The 2012 edition of the South by Southwest conference (SWSX)  wrapped up in Austin last week. Over the last years, this  has become one of hottest stops on the startup circuit, earning a reputation as the biggest breeding ground for new ideas and creative technologies– notably, both foursquare and twitter  catapulted to the big leagues after they  presented early versions at SWSX.  To coincide with all the buzz around SXSW,  I  decided to spend a better part of  this week’s sessions of Identifying New Business Opportunities, an MBA class I am currently teaching, discussing some of the hottest trends from the conference.  A small contingent from the class had attended  SXSW and they got us started by  sharing what caught their attention at the conference (Thanks Nicole, Charlotte and Joanna!).  As is typical in the INSEAD classroom, our very creative group of MBA participants  couldn’t stop imagining the possibilities enabled by some of the newest media platforms debuted at the conference — hopefully, some of the ideas will become real products, that I can blog about one day!  More pertinent for the readers of this blog, as a group we identified a few clear trends and implications for innovative management…

Traditionally, SXSW was one part music, one part film and one part interactive media. Over the last years, the interactive component has become the most prominent and vast swathes of startup punditry converge on the event to spot the next hot thing. This year’s verdict —  innovative uses of social/mobile/location technologies to enhance customer experiences is the red-hot space. To me, that is indeed a pattern amongst the hottest startups,  and perhaps an expected evolution, but it seems like there are some other emerging trends, that the punditry has not emphasized enough.

This year’s edition represented the birth of a new next generation of social/location/mobile enabled applications, which are no longer just about enhancing customer experiences, and making consumer life easier, but are also about using these technologies to enable new innovative business models  that revolutionize traditional industries. Let me explain.

Consider, one of the hottest startups this year. Put simply, it is the foursquare of  TV viewing, i.e., users can check into TV shows, in the same way as one can check into physical locations. This is indeed about making TV viewing experience social, but to me, it is as much about changing the relationship between the content provider and the consumer allowing for an unprecedented level of interaction. The revenue enhancing possibilities  enabled by such a  platform are endless– in the same way as Google search revolutionized internet display advertising, getglue could do the same for TV advertising.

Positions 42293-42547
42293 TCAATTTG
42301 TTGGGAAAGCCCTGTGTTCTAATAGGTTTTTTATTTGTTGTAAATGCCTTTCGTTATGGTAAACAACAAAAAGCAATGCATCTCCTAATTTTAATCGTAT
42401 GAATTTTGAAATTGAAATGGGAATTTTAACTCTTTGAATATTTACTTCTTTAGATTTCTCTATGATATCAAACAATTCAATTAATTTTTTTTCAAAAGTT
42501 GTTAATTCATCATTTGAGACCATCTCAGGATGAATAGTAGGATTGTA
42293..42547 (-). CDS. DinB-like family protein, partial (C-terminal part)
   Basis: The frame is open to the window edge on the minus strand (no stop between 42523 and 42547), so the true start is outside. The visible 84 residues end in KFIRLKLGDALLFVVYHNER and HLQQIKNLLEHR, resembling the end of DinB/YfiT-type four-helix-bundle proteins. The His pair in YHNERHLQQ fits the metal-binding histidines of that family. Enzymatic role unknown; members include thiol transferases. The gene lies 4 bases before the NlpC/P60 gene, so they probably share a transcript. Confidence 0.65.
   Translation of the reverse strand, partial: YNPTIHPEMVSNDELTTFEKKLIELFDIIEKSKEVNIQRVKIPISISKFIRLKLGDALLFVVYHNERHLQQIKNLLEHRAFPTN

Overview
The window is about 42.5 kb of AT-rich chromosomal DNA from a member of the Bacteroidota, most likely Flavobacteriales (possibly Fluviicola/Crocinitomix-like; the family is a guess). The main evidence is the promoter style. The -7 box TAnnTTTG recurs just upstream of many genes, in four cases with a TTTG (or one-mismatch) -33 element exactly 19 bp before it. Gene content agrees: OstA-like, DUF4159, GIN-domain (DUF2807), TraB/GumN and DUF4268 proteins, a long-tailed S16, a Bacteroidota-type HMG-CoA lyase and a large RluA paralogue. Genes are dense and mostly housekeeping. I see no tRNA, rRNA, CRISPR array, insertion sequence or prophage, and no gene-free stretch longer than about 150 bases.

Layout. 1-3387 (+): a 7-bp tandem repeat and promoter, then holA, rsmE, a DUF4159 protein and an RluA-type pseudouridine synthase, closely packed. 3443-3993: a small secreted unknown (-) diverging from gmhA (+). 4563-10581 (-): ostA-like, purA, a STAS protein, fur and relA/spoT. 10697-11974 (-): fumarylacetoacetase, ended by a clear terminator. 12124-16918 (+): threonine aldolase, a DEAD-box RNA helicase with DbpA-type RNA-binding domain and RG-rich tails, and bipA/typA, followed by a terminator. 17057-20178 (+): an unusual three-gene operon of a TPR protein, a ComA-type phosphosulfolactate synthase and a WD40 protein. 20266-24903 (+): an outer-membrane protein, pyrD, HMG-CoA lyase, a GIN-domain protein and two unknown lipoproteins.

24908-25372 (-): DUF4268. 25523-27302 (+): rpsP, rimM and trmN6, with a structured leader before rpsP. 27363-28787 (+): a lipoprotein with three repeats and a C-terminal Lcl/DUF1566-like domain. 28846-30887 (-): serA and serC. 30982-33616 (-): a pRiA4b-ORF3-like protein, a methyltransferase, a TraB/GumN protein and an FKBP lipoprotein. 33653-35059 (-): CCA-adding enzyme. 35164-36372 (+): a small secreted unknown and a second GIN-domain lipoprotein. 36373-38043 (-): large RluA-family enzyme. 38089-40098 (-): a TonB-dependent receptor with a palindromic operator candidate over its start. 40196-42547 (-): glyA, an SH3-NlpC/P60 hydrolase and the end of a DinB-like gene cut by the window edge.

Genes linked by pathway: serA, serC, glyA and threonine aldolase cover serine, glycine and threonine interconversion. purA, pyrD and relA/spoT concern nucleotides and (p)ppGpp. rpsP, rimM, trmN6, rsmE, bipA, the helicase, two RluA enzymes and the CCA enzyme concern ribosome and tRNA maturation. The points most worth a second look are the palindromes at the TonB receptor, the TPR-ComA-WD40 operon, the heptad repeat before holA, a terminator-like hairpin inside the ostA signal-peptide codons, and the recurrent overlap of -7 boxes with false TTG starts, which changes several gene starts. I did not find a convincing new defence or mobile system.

Next consider, Storify, a service that enables users to  curate social networks to build social stories, bringing together media scattered across the Web into a coherent narrative. Essentially, the idea is to use the community to attack the last holdout parts of internet publishing– content curation. While most content creation has already been delegated to the crowds, this platform essentially does the same for content curation and organization. This further reduces the investments and risks associated with content creation.

Another project that caught my eye is the Slavery Footprint– this is a service that lets consumers know the slavery footprint of products they use. Information intermediation  has been a powerful business model for ages, but this organization brings the same idea to an entirely new context – slavery –  notably a social context– another key trend of the times.

In sum, this was another great edition of the SXSW conference and personally, I am delighted that the next wave of startups  seem to be using technology to usurp traditional business model,  or business model innovation– something we have long called for on this blog.